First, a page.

Turns out we’ve all been Clueless when it comes to Indiana’s A-F school grades. Former Indiana (and current Florida) schools’ chief Tony Bennett has been under fire for released emails that show he and officials at the Indiana Department of Education altered the grades for certain schools prior to the very-public release of the new accountability measures last fall. What’s particularly worrisome is that the change to the grading methodology wasn’t so public. In fact, it was never announced. And from the emails obtained by AP reporter Tom LoBianco, it’s clear that Christel House’s initial grade set off a firestorm of panic at the IN DOE.

In a press call and separate interview with AEI’s Rick Hess, Bennett explained the matter by saying that Christel House Academy and a dozen other schools were unfairly penalized due to their unconventional grade configurations. Because they didn’t serve students in grades 11 or 12, these schools were missing key data elements for the high school calculation – namely, graduation rates and college readiness indicators, which typically count for 40 percent of the high school model. In Bennett’s words:

“The backstory is simple here, Rick. In our first run of the new school calculations in Indiana, we turned up an anomaly in the results. As we were looking at the grades we were giving our schools, we realized that state law created an unfair penalty for schools that didn't have 11th and 12th grades. Statewide, there were 13 schools in question had unusual grade configurations. The data for grades 11 and 12 came in as zero. When we caught it, we fixed it. That's what this is all about…. Because Christel House was a K-10 school, the systems essentially counted the other two grades as zeroes. That brought the school's score down from an "A" to a "C".”

Turns out it’s not quite that simple. The state has several variations of its grading rubric to apply to different school situations and set-ups. The basic models are 1) elementary and/or middle school grades and 2) high school grades. Then, there is a combined model for schools that have students in grades preK-8 and grades 9-12 – like Christel House, which served students through 10th grade in 2011-12. The grade point averages for the 3-8 portion of the school and the 9-12 portion of the school are weighted according to the percentage of enrolled students in each grade span to arrive at one final, combined grade. (The final scale: 3.51 – 4.00 points = A; 3.00 – 3.50 points = B; 2.00 – 2.99 points = C; 1.00 – 1.99 points = D; 0.00 – 0.99 points = F)

Within the two basic models (ES/MS and HS), there are also deviations for special circumstances. Typically high school grades are calculated with a 60% weight on proficiency in end-of-course exams in Algebra I and English 10 (with potential bonus points for increases in proficiency rates from grades 8-10 and grades 10-12), 30% weight on graduation rates, and 10% weight on college readiness indicators. But some high schools are given special consideration: small schools, HS feeder schools (grade 9 only), 9-10 schools, and 11-12 schools. In the 9-10 model, proficiency rates make up the entire school grade, split evenly between Algebra I and English 10, and the bonus points do not apply.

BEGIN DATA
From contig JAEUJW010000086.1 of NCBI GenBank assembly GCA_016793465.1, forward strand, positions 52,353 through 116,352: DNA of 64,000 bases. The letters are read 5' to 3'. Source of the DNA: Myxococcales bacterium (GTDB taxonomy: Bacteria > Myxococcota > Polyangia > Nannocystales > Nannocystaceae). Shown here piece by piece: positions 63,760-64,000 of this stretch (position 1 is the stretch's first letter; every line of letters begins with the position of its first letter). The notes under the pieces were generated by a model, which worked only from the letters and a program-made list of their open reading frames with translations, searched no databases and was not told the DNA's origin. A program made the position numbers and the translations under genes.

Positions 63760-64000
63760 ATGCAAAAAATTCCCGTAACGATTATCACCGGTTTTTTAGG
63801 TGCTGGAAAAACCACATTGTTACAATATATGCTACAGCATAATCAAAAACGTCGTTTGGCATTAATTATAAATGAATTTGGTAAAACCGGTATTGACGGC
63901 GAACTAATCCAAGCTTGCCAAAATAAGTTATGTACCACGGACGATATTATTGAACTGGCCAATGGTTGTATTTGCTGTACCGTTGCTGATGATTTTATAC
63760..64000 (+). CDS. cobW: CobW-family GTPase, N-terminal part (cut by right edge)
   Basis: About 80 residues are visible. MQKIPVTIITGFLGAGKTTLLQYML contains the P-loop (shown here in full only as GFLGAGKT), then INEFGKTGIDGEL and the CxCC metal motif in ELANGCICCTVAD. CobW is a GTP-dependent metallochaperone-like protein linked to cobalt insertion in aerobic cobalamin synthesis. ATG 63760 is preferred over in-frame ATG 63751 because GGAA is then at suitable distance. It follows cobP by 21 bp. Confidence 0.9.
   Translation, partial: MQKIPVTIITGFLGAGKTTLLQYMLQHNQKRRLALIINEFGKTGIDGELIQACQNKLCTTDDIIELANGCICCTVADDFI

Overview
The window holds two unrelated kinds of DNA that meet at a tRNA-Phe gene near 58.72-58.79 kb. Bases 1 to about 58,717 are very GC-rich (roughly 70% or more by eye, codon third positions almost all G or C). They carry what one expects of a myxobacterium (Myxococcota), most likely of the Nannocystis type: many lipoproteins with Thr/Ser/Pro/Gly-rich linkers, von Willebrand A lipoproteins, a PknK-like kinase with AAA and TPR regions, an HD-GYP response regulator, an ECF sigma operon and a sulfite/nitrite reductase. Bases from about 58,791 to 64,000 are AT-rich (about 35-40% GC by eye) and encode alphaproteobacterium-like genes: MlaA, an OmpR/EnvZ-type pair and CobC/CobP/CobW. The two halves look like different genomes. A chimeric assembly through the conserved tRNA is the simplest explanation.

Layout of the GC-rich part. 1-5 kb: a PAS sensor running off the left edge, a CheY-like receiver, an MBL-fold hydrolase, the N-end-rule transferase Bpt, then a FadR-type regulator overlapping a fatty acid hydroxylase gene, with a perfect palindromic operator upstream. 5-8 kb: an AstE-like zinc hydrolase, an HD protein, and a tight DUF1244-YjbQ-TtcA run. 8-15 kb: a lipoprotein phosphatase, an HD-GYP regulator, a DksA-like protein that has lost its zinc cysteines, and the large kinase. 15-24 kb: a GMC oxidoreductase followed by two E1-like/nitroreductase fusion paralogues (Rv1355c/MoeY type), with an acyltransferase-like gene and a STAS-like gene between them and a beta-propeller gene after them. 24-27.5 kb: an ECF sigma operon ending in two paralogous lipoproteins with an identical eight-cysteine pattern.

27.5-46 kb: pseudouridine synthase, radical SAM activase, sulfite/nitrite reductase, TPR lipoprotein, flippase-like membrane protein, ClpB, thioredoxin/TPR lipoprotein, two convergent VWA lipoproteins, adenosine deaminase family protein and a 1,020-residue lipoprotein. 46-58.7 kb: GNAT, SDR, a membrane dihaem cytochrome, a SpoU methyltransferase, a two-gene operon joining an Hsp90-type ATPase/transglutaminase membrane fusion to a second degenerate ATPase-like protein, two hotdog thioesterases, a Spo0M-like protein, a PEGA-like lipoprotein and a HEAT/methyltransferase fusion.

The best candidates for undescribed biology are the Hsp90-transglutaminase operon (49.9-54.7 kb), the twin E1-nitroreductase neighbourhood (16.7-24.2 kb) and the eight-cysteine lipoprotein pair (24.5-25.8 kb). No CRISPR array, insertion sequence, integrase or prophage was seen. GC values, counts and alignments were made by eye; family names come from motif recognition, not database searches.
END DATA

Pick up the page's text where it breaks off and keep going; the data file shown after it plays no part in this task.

Confused yet? Bear with me. Christel House should have been evaluated using a mixture of two of the models: the 9-10 model and the combined ES/MS + HS model. Except they weren’t. Because Christel House wouldn’t have gotten an ‘A’ that way. In fact, one of the released emails walks through the calculation (using preliminary, rather than final, achievement data). Under this method, Christel House earned a ‘C’ grade, “a HUGE problem for us” according to officials. And it set off the panic within the Indiana Department of Education – at 2:30 in the morning on September 13.

However, state officials soon – that same day, in fact – came upon a solution. Or in their words, a “loophole,” in the combined model calculation. Here’s the original definition (as written in one of the emails):

(j) A school’s… grade shall be determined by:
(i) Multiplying the average of the ELA and Math points for the EMS grades by the percentage of all students
(ii) Multiplying the sum of the four weighted scores for the high school by the percentage of students.”

Those three bold words contain the loophole Will Krebs, then Director of Policy and Research, found later that day – dubbed “option one.” Because Christel House didn’t have four weighted scores for its high school, the argument was that the combined school methodology was invalid. Without graduation rates and college readiness indicators, the school only had two of the four weighted components. Jon Gubera, Chief Accountability Officer, signed off on this option the following morning writing, “Option one works…. This would eliminate the HS points and ensure Christel House receives at least a B.”

So what does that mean, exactly? In truth, Christel House was never evaluated on its poor high school performance. Instead, all of the high school data were thrown out – a little detail Bennett failed to mention. Christel House’s ‘A’ is based on the ES/MS model only. As you can see below, Christel House’s grade was clearly inflated. The initial data run showed the school with a ‘C’ grade. Using the combined methodology sans “loophole” with its final performance data, however, the school would have actually earned a ‘B.’ Yet the school still received an ‘A’ from the state and was treated as only having elementary and middle school grades. Further, there is no indication anywhere on the state’s school report card that Christel House’s grade fails to reflect the school’s poor high school math performance.